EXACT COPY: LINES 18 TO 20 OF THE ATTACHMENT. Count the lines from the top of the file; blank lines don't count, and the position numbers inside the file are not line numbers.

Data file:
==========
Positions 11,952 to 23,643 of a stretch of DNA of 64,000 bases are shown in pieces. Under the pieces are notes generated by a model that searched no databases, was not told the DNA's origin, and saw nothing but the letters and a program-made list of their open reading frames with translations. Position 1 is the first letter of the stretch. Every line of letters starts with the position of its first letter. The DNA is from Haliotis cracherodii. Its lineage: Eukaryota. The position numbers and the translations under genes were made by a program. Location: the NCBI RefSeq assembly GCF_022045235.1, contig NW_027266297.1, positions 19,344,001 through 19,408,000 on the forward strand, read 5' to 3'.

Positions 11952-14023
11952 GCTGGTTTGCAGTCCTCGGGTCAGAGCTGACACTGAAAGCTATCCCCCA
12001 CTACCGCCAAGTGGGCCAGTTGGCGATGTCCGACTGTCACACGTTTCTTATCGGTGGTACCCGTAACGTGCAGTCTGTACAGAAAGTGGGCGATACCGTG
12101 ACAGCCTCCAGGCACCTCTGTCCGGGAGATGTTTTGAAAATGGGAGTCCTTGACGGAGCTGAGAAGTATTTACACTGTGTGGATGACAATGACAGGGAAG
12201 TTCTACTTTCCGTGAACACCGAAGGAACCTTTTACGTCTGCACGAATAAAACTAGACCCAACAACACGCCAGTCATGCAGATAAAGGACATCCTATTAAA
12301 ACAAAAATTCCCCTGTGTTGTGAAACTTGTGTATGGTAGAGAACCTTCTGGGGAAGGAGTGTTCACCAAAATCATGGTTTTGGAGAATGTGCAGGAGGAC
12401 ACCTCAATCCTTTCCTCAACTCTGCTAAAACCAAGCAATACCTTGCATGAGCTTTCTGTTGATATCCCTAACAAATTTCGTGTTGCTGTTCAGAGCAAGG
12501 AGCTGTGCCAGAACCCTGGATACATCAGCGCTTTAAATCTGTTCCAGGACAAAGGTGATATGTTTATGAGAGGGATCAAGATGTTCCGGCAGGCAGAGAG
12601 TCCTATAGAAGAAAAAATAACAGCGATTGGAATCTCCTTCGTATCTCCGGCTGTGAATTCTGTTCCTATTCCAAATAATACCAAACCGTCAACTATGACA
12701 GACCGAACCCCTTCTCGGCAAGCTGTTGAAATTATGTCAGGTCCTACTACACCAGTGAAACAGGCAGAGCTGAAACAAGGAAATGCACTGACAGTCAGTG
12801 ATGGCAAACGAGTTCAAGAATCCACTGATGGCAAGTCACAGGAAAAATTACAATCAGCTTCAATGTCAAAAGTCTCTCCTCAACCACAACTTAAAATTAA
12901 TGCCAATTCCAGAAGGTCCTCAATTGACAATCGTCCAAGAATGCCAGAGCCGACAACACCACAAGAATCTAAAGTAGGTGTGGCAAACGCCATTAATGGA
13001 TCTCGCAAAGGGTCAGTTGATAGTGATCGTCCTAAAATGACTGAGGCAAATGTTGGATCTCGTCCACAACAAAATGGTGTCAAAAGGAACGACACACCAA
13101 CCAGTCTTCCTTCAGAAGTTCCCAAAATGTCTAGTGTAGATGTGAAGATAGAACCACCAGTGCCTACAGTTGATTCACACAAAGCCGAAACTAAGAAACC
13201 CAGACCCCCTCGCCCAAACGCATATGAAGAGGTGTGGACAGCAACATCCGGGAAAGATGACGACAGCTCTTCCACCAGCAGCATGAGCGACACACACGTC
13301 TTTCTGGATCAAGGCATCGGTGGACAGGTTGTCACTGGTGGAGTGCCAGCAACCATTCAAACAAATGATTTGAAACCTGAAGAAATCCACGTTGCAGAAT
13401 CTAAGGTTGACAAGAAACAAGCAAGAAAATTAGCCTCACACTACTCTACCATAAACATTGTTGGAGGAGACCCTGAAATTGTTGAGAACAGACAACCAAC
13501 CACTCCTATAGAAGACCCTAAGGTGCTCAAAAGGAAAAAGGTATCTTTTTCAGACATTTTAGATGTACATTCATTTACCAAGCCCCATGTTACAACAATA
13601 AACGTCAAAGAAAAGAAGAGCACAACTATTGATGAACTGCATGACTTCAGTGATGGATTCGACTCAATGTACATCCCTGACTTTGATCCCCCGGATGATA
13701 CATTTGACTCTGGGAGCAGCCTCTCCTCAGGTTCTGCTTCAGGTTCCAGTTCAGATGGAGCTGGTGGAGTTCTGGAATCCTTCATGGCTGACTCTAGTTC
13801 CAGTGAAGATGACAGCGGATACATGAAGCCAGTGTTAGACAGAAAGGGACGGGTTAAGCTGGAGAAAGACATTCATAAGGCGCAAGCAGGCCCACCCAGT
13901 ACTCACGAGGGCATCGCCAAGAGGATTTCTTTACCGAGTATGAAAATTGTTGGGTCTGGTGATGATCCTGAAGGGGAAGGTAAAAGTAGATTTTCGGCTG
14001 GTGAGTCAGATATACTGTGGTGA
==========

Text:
13401 CTAAGGTTGACAAGAAACAAGCAAGAAAATTAGCCTCACACTACTCTACCATAAACATTGTTGGAGGAGACCCTGAAATTGTTGAGAACAGACAACCAAC
13501 CACTCCTATAGAAGACCCTAAGGTGCTCAAAAGGAAAAAGGTATCTTTTTCAGACATTTTAGATGTACATTCATTTACCAAGCCCCATGTTACAACAATA
13601 AACGTCAAAGAAAAGAAGAGCACAACTATTGATGAACTGCATGACTTCAGTGATGGATTCGACTCAATGTACATCCCTGACTTTGATCCCCCGGATGATA